Block estimation methods

Both ordinary kriging (OK) and simple kriging (SK) techniques are applied in developing the pseudo SMU blocks (30 m x 30 m x 1 m) estimation grade models. However, for post-processing of the recoverable resources which are used for mine planning, the SK panel grades are used. This is as a result of the relatively efficient SK estimates as reflected by higher kriging efficiencies observed for the SK panel estimates in most relevant areas of the operation, and especially in areas of limited data. Theoretically, the slope of regression of an SK estimate is unity. In this regard, the SK panel estimates are conditionally unbiased. The SK process uses a local or global mean in the kriging process depending on availability of data. If insufficient samples exist to support the local mean then the 'global' mean of the respective geozone is used in the SK process. In providing the mean value used in the SK estimation, historical mined-out information is taken into account for the respective reef horizons, to ensure that the input SK mean values are efficient. It is critical that the SK input means are analysed for robustness as inappropriate choice of this value may propagate biases, particularly in the presence of a drift. In addition, the estimation error associated with the SK input means can be incorporated in the SK estimation process. The weight assigned to the mean can also be used as an indicator of the quality of the estimates.


Kriged block model checks

Various checks are performed on the kriged block models to ensure grades are assigned correctly to model cells. The first check entails viewing the composite data with block model cells to check that the grade values in the boreholes relate to block model cell values. Other checks performed include the number of samples used in estimation, kriging efficiency, regression slopes, block distance from samples, and search volumes. The estimation process also produces a log file to check outputs, including average raw data versus average kriged values, minimum and maximum values, and SK versus OK values.


Post-processing to derive LDC recoverable estimates

The kriged blocks (30 m × 30 m × 1 m) are subjected to LDC post-processing as discussed under methodology, and each SMU block is assigned a non-smoothed individual grade value (see Assibey-Bonsu and Krige, 1999; Krige, Assibey-Bonsu and Tolmay, 2008). These non-smoothed post-processed LDC estimates are used for mine planning. A final production grade-control grid of 30 m × 30 m has also been assumed in deriving the recoverable resources, which is based on the expected final production grade-control drilling on the mine.

Figure 4 compares the smoothed SK panel estimates with the unsmoothed LDC estimates for the ECMC economic reef horizon (the in situ case study shown later is for the MBB reef). The grade-tonnage curves based on the non-post-processed smoothed estimates generally show that the average grade of blocks above cut-off will be underestimated and the tonnage overestimated. Thus, any capital-intensive project decisions or mine planning made on the basis of any of the smoothed estimates will tend to misrepresent the economic value of the project. In certain cases some deviations have been observed between the LDC and the original recoverable functions at very high cut-offs. This could be associated with the relatively small number of SMUs within the panels and also at these high cut-offs.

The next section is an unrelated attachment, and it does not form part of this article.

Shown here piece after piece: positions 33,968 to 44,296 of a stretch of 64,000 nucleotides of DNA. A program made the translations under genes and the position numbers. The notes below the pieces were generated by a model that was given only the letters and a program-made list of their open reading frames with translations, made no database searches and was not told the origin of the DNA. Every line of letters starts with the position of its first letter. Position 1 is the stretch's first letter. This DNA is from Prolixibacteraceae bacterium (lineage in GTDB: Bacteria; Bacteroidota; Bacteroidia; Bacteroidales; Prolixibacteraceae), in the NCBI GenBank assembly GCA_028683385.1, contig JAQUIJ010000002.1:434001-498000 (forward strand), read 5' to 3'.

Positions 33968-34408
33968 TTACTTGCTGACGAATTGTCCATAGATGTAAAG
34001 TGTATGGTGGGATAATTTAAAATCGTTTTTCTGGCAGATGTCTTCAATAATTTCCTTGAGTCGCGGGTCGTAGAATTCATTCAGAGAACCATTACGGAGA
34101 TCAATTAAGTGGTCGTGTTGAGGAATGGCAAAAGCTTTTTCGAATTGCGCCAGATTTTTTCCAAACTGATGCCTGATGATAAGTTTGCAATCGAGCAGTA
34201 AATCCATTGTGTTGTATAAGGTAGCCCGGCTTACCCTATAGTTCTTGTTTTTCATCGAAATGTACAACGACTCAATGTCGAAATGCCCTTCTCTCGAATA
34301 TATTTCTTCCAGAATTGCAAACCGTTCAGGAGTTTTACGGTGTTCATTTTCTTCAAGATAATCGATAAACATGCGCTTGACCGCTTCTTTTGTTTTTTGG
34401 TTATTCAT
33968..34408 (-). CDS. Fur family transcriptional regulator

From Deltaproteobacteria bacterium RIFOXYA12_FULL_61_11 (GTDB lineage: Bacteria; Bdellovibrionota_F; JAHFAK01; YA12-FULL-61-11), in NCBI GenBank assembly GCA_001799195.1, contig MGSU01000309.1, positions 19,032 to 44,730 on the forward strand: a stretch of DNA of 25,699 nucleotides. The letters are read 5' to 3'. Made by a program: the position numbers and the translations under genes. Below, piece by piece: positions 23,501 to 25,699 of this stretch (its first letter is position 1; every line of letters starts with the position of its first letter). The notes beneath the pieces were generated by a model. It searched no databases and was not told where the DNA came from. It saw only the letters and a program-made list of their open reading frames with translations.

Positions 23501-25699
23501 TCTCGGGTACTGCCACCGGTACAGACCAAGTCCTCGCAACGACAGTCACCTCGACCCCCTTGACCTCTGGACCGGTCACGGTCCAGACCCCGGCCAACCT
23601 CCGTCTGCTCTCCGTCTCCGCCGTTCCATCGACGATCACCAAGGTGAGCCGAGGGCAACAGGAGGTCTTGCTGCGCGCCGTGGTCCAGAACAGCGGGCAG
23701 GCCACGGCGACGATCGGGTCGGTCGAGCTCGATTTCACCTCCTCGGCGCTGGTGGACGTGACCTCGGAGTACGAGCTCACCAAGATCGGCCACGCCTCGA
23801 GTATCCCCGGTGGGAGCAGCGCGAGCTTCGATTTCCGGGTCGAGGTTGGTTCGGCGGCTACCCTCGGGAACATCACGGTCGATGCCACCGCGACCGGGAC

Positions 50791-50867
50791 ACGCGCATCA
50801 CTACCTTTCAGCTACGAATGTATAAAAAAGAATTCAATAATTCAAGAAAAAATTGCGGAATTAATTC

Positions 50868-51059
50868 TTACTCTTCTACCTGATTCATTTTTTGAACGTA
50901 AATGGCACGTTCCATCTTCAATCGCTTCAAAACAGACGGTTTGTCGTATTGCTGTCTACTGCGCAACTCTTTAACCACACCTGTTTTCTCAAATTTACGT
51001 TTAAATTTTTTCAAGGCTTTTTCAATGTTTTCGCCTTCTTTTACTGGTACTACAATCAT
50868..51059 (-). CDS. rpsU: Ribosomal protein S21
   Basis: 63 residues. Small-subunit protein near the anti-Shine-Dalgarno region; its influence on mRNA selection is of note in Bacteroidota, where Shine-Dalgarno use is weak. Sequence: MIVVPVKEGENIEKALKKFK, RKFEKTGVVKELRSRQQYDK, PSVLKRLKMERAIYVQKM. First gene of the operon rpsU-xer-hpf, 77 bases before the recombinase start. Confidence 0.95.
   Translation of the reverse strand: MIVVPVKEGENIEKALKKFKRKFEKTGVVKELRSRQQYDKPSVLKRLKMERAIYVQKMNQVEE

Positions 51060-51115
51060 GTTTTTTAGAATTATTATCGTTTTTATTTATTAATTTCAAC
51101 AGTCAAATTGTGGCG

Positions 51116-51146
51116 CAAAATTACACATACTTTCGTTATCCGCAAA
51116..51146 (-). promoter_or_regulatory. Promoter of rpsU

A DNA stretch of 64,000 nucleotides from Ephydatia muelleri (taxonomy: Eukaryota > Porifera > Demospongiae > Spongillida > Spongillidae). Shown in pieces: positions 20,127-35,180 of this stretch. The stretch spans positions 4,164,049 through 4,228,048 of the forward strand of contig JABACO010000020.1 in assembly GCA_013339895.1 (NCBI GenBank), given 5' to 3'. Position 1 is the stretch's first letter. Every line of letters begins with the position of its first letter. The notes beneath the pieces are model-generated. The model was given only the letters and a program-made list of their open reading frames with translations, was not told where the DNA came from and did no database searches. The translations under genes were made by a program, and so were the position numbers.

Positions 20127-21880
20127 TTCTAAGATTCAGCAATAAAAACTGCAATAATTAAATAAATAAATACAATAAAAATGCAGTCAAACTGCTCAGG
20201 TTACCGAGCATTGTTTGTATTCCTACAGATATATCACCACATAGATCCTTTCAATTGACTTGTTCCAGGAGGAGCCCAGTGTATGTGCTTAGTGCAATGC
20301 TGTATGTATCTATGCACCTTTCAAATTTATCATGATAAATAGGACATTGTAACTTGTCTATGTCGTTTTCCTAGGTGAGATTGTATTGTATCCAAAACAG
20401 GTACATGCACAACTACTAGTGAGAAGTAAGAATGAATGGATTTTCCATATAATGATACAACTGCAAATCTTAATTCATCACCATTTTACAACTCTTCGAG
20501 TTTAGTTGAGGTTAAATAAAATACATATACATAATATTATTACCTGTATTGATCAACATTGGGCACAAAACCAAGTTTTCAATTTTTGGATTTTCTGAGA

Resource classification

The Mineral Resource classification is a function of the confidence of the whole process from drilling, sampling, geological understanding, and geostatistical relationships. The following aspects or parameters are considered for Mineral Resource classification:

> Sampling - quality assurance and quality control (QA/QC)

> Geological confidence

> Slope of regression and kriging efficiency

> Deviation based on the lower 90% confidence limit estimates.


Summary of production reconciliation results following the introduction of LDC on the mine

In situ reconciliation of LDC resource estimates and grade control estimates

The LDC resource estimation technique aims at providing medium- to long-term estimates. As a result, the mine has embarked on a planned 30 m x 30 m grade-control drilling programme, aimed at improving local estimate for short-term production planning/forecasting. Some progress has been made in certain areas of the mine; however, there have been various practical problems in keeping abreast with the GC drilling campaign, including non-availability of drilling platforms.

Table I shows results from one of the areas where the LDC resource model estimates (based on an average data spacing of approximately 80 m x 80 m), have been reconciled with the follow-up grade control (GC) model post the GC drilling on 30 × 30 m grid over a 2-year period. For the purpose of this paper, the in situ reconciliation case study was done in a selected area measuring approximately 300 m × 200 m for the MBB reef, which is one of the main economic reefs at the mine. Within the case study area the total MBB tonnage is 158 kt